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The Math Myth on Booktv/C-Span

  1. Aug 6, 2016 #1
    This may not be the right forum for this particular issue, but this is the one I'm comfortable posting on. I finished watching this program an hour or so ago, and it seemed to be the sort of thing Physics Forum posters would find interesting--and certainly have opinions on!

  2. jcsd
  3. Aug 9, 2016 #2


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    A brief summary of the content would probably get more interest.
    What is the Math Myth?
    Who is Andrew Hacker?
    What are his views?
  4. Aug 9, 2016 #3
    Andrew Hacker is a professor of Political Science at Queens College in NYC. The Math Myth is a book of his that was published recently. His view is that attempting to teach higher mathematics to eighty percent of high school and college students is a waste of time at best, and counter-productive at worst.
  5. Aug 9, 2016 #4
    I really don't have the time to watch an hour long argument on this. Can you write down what his main arguments are for this? What about those students who will need mathematics later in their life? Does he also argue that we shouldn't teach history and biology, because they're also useless for at least 80% of the students?
  6. Aug 9, 2016 #5
    How about I give you the link for the NY Times editorial The Math Myth is based upon:

  7. Aug 9, 2016 #6
    Oh, I read that already. Instead of cutting algebra, they should start by looking at other western countries where this does not seem to be much of a problem. Seriously, in europe we all learn the quadratic equation and other polynomials. Students find it hard, but nobody is thinking of dropping an essential subject such as math. And certainly no student is failing high school because of high school algebra here.
  8. Aug 9, 2016 #7


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    What upsets me about his statements is the implicit assumption of students' stupidity and that higher math - whatever he means that is - „Is Algebra Necessary?“, NYTimes, 2012, is something difficult or unnecessary. I just answered on a thread about differential equations and it is astonishing how wide spread such systems are. In any field, including political science. It's a waste of time to tell students how difficult math is and to get them believe that bad marks are cool instead of teaching them the natural evolution of math right from the start.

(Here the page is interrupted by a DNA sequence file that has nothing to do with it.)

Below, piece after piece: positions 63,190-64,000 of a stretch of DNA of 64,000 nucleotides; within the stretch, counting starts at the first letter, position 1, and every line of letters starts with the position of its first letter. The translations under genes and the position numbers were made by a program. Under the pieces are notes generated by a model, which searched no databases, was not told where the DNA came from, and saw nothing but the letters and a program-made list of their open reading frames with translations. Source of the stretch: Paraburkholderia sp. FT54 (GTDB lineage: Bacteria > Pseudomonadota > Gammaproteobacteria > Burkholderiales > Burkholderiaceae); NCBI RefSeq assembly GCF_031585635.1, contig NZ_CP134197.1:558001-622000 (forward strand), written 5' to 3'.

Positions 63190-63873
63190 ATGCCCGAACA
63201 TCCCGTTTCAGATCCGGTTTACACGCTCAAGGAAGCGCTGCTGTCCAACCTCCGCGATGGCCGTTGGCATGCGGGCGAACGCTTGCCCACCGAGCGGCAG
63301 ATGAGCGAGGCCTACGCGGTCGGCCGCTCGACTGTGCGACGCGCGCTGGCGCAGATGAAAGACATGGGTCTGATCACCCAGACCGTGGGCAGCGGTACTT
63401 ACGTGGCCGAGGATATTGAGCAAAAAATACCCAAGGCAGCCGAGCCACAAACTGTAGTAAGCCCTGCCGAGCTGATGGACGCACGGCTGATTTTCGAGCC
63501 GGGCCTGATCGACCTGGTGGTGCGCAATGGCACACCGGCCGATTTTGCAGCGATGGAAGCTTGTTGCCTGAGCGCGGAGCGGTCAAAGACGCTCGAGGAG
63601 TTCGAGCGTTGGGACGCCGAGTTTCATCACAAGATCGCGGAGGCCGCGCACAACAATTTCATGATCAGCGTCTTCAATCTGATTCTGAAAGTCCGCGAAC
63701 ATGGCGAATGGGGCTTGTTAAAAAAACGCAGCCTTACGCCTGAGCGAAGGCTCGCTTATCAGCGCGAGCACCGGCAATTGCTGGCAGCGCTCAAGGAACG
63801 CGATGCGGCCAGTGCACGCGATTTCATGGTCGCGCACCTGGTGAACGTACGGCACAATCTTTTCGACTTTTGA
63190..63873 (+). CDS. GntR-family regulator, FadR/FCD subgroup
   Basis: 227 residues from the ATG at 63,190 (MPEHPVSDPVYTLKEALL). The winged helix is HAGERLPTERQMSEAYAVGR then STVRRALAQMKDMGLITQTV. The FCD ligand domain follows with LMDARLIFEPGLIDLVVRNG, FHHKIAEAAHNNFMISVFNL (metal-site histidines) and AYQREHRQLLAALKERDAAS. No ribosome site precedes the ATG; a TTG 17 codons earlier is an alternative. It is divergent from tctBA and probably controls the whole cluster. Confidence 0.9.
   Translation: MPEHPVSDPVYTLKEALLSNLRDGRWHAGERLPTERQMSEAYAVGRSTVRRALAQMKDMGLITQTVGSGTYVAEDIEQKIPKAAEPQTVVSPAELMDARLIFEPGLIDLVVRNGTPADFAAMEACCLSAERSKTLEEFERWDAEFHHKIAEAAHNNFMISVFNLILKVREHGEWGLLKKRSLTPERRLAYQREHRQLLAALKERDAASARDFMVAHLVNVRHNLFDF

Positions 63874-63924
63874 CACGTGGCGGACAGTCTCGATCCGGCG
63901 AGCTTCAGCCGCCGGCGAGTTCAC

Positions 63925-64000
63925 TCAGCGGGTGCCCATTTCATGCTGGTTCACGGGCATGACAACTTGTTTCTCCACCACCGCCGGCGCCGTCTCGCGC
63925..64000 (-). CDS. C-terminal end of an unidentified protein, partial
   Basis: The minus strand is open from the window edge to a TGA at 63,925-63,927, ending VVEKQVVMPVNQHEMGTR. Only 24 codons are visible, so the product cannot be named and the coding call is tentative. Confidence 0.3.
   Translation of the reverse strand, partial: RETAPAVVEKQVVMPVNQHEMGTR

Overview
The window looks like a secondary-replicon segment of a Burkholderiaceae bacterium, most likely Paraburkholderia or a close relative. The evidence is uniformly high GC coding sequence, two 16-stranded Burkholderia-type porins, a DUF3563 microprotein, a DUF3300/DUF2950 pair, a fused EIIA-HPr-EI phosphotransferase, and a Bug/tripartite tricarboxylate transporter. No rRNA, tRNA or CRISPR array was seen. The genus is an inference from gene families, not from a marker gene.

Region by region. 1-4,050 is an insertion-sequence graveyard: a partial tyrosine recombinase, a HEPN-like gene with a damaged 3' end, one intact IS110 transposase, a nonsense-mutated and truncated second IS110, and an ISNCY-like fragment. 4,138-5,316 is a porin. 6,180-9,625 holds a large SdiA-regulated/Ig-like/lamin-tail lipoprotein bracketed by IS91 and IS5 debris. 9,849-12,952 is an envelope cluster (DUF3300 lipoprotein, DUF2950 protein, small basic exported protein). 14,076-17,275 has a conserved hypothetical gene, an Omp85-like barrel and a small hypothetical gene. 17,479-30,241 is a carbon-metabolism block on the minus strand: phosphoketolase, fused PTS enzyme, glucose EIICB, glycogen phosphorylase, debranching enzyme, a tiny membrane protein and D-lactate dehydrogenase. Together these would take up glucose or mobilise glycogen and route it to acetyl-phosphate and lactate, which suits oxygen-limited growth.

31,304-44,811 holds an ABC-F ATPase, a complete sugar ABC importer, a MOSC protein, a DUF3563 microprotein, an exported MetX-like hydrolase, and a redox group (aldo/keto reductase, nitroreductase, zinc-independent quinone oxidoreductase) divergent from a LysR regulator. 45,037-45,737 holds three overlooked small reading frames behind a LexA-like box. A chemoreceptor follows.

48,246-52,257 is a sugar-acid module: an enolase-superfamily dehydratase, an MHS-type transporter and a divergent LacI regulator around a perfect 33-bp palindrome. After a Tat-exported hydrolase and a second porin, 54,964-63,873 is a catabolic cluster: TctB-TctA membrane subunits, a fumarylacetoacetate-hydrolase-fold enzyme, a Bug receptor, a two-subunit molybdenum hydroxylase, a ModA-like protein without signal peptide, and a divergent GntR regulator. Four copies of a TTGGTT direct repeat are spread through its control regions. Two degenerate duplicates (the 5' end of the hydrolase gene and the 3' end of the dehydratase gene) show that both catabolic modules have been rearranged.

I very much assume that all of his opinions can be reduced to the desire to sell his books. I remember a guest lecture of Konrad Zuse. The whole auditorium was packed and everybody wanted to hear some of those stories from the past. Instead he spoke about his actual scientific work which was, sad to say this, neither interesting nor relevant. The entire event has been quite embarrassing in the end. Hacker strongly reminds on that. Only, that he swims on the overall opinion that "higher" math isn't needed in real life other than Zuse who at least had own ideas. This is cheap, wrong and embarrassing.
  9. Aug 9, 2016 #8
    I kind of agree with the conclusion, but not on the implications he draws from it.

    I think that for the vast majority of high school students, higher mathematics is a waste of time. They have no interest in it, they will never be in a situation where they will need it, and they will never want to be in a situation that calls for it. But they're not really the ones who matter. Maybe only one student out of dozens goes on to work in STEM, but the world really needs that one individual out of dozens, and exposure to advanced subjects is what allows people in that small group to discover their interests and abilities.